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Cadmium sulfide/copper ternary heterojunction cell research. Final report, January 8, 1979-June 7, 1980

Description: Dual source, Se and CuInSe/sub 2/, coevaporation and flash evaporation of stoichiometric CuInSe/sub 2/ powder were investigated to develop a process of fabricating large area CdS/CuInSe/sub 2/ heterojunction solar cells. CuInSe/sub 2/ was seen to decompose upon evaporation, producing layered films in the dual source system. Annealing of these films and alternative dual sources have been considered. Single phase p type films have been produced but no devices have been made from such films. Flash evaporation circumvents the decomposition problem, and if one bakes the powder to obtain a small Cu excess as well as getting a Se excess in the film, p type CuInSe/sub 2/ films can be obtained. A 1% efficient device of 6 cm/sup 2/ area was made using a flash evaporated CuInSe/sub 2/ film. Annealing studies and measurements of spatial uniformity of this device are reported.
Date: January 1, 1980
Creator: Fleming, D. L.
Partner: UNT Libraries Government Documents Department

Cadmium sulfide copper ternary heterojunction cell research. Annual report, September 30, 1977--September 30, 1978

Description: Work on the first year of a project to develop the technology to produce efficient, large area CdS/CuInSe/sub 2/ heterojunction solar cells is described. Two methods of fabricating the CuInSe/sub 2/ were investigated; flash evaporation and dual source, CuInSe/sub 2/ and Se, coevaporation. Data on film structure using x-ray diffraction, film stoichiometry using x-ray fluorescence, and grain size measurements using transmission electron microscopy are presented for each method of fabrication. Preliminary 0.45% efficient CdS/CuInSe/sub 2/ devices are described.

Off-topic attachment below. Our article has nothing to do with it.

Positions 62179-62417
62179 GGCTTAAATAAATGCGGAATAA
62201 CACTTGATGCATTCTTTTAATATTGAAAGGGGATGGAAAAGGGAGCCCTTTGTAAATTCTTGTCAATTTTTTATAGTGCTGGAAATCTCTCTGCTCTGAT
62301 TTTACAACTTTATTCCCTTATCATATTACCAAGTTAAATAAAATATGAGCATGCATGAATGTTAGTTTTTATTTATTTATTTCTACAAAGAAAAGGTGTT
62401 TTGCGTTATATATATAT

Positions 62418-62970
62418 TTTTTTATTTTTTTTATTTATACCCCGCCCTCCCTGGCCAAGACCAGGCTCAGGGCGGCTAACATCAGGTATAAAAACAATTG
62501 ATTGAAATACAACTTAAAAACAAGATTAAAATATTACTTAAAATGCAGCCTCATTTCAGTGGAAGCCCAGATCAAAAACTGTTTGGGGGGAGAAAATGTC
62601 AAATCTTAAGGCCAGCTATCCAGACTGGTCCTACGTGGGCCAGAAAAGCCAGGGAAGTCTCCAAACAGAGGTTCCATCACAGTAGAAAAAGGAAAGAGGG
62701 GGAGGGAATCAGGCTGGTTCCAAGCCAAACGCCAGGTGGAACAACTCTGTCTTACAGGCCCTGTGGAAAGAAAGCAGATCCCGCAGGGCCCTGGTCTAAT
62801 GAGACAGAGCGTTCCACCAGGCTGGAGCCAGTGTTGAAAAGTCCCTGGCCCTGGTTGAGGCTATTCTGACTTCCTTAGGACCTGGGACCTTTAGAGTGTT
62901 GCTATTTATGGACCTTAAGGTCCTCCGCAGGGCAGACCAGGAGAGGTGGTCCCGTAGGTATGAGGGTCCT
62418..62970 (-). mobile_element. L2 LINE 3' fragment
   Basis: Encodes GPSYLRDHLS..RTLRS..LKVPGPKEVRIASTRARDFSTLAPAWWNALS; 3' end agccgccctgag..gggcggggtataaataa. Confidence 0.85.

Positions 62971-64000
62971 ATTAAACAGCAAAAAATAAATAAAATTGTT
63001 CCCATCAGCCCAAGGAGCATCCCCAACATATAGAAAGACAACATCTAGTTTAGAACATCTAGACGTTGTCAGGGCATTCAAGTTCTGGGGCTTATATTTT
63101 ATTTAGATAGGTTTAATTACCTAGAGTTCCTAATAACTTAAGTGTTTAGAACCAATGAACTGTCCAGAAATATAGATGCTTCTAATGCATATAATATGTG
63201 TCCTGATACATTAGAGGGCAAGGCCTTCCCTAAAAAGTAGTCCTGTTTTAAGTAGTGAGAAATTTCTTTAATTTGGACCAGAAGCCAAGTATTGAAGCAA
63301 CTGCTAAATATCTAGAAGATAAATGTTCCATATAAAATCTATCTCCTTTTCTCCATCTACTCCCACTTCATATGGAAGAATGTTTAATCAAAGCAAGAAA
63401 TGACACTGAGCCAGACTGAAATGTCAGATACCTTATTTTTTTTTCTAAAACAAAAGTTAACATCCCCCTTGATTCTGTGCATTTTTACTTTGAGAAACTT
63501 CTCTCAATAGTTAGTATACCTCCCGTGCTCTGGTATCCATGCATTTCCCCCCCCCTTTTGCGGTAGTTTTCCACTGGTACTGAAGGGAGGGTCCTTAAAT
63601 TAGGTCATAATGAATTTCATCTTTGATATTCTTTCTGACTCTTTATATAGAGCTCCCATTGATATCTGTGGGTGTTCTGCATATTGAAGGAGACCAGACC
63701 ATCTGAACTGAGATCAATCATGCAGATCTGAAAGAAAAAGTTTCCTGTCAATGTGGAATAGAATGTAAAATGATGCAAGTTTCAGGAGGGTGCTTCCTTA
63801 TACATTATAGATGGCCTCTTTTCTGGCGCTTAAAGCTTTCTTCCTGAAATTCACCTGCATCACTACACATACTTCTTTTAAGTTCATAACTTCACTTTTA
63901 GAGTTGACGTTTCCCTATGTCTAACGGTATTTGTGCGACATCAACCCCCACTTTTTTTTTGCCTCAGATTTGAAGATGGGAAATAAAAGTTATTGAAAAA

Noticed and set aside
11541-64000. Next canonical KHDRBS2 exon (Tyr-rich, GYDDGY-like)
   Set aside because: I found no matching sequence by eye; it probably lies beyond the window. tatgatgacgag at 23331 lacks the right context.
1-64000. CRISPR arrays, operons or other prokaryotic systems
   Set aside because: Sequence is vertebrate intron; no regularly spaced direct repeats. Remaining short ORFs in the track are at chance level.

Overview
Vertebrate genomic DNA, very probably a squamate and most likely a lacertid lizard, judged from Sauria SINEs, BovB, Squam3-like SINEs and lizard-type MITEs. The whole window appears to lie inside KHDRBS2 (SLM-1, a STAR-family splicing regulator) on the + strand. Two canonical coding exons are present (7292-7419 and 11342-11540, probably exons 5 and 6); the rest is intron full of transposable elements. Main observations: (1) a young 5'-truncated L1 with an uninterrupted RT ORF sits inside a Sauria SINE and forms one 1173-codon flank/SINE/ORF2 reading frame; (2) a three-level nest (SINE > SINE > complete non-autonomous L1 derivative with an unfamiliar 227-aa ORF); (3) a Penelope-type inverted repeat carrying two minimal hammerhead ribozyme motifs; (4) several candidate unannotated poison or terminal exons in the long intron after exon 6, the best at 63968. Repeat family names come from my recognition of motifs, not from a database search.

Date: October 1, 1978
Creator: Fleming, D. L.
Partner: UNT Libraries Government Documents Department

Effect of environmental variables on localized corrosion of high-performance container materials

Description: Electrochemical cyclic potentiodynamic polarization (CPP) experiments were performed on several candidate high-performance waste package container materials to evaluate their susceptibility to localized corrosion in aqueous environments relevant to the potential underground high-level nuclear waste repository. This paper presents the results of this study showing the effects of chloride ion (Cl) concentrations, pH, temperature, and electrochemical potential scan rate on the pitting corrosion behavior of these materials.
Date: January 1, 1997
Creator: Roy, A.K.; Fleming, D.L. & Lum, B.Y.
Partner: UNT Libraries Government Documents Department

Effect of chloride concentration and pH on pitting corrosion of waste package container materials

Description: Electrochemical cyclic potentiodynamic polarization experiments were performed on several candidate waste package container materials to evaluate their susceptibility to pitting corrosion at 90 degrees C in aqueous environments relevant to the potential underground high-level nuclear waste repository. Results indicate that of all the materials tested, Alloy C-22 and Ti Grade-12 exhibited the maximum corrosion resistance, showing no pitting or observable corrosion in any environment tested. Efforts were also made to study the effect of chloride ion concentration and pH on the measured corrosion potential (Ecorr), critical pitting and protection potential values.
Date: December 1, 1996
Creator: Roy, A.K.; Fleming, D.L. & Gordon, S.R.